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Goodbye Glyphosate? EU Says No To Chemical Sale Extension

An EU proposal to extend the sale of the chemical in Monsanto's Roundup has failed to garner enough support in the EU.

Glyphosate is a the chemical in the herbicide Roundup and a possible carcinogen, according to a recent study.

It seems Roundup’s time is up, at least in the European Union.

An EU proposal to extend the sale of glyphosate – the active ingredient in the Monsanto herbicide – already failed earlier this year, so EU executives offered a 12- to 18-month extension to allow time for further study of the chemical.

That proposed extension failed this week.

Glyphosate was thrown back into the spotlight earlier this year after contradictory findings on carcinogenic risks of the chemical. A 2016 study of glyphosate by the U.N.’s Food and Agriculture Organization and the World Health Organization said glyphosate is unlikely to pose a risk to people exposed to it through food. Those results match those of a study by the European Food Safety Authority (EFSA), an independent agency funded by the European Union.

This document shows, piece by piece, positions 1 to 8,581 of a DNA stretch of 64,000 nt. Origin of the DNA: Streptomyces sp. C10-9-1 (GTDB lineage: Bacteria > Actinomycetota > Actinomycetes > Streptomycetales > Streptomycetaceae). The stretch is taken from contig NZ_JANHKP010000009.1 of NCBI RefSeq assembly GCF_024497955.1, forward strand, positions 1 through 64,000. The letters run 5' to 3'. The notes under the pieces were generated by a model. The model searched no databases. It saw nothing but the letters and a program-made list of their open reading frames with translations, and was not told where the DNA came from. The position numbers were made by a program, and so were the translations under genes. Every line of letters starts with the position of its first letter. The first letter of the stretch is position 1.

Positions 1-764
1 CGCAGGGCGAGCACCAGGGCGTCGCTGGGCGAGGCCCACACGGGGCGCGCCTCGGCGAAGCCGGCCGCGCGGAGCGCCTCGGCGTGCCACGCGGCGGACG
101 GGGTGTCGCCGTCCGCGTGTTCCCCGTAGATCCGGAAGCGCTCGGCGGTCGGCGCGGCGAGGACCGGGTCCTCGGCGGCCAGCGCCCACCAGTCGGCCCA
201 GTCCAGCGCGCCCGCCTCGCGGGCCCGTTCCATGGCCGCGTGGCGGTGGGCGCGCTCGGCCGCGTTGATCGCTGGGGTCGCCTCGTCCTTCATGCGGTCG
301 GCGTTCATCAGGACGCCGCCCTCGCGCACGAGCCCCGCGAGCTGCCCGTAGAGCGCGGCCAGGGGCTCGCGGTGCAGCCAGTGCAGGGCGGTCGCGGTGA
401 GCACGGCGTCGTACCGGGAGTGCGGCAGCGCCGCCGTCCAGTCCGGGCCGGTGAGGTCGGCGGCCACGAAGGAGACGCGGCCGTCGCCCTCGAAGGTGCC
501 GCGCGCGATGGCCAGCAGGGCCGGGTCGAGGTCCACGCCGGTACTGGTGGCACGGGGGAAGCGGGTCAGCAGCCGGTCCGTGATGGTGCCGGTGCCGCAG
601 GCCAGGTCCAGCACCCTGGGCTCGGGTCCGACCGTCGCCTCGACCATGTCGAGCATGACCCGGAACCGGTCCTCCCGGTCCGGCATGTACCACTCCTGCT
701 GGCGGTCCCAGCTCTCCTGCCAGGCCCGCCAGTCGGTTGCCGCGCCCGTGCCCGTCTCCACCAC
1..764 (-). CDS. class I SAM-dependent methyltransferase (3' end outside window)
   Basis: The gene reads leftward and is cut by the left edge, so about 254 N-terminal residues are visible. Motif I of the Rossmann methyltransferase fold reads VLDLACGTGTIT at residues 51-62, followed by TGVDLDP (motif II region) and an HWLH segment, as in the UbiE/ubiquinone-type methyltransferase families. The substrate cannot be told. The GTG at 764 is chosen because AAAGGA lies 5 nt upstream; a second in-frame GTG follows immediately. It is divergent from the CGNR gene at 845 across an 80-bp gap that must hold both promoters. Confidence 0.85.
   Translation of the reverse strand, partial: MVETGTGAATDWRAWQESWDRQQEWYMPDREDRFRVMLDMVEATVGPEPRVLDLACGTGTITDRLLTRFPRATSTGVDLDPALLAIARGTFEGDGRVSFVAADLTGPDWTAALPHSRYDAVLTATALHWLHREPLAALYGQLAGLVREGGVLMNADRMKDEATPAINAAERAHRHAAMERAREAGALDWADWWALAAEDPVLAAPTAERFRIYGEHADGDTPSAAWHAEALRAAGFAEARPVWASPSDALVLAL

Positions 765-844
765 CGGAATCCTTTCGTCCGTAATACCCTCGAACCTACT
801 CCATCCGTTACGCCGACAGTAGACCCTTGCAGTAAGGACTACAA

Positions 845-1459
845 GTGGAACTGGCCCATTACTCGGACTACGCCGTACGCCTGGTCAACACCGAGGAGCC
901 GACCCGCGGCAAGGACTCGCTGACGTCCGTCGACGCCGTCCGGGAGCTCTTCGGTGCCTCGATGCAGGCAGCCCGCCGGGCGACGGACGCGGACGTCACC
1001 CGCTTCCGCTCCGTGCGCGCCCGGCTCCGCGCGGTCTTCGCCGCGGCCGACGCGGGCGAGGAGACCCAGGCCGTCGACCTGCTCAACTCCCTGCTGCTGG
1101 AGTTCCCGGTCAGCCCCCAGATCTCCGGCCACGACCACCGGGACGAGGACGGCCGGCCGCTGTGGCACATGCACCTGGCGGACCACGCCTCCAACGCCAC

But a March 2015 study by the WHO’s International Agency for Research on Cancer said the chemical was is likely able to cause cancer, thus classifying it as a ‘Group 2A’ carcinogen. It assessed whether the substance can cause cancer in any way, regardless of real-life conditions on typical levels of human exposure or consumption.

If the EU does halt glyphosate sales, Monsanto could see a $100 million loss in earnings reduced as premium branded Roundup is diverted to the generic market, said Bernstein senior analyst Jonas Oxgaard to Reuters.

The EU’s license to sell glyphosate expires at the end of this month, when a six-month phase out of the product is scheduled to begin.

Read More:

  • EU countries refuse to back new license for glyphosate weed killer (Reuters)
  • EU Fails to Get Sufficient Majority in Vote to Extend Glyphosate Use (Wall Street Journal)
  • Recall of Monsanto’s Roundup likely as EU refuses limited use of glyphosate (The Guardian)
Taylor Killough

Taylor Killough has degrees anthropology and journalism. She has worked with the oral history project StoryCorps. A nomad at heart, she recently returned to Louisville, Kentucky, where's she's excited to have her own kitchen and garden again.

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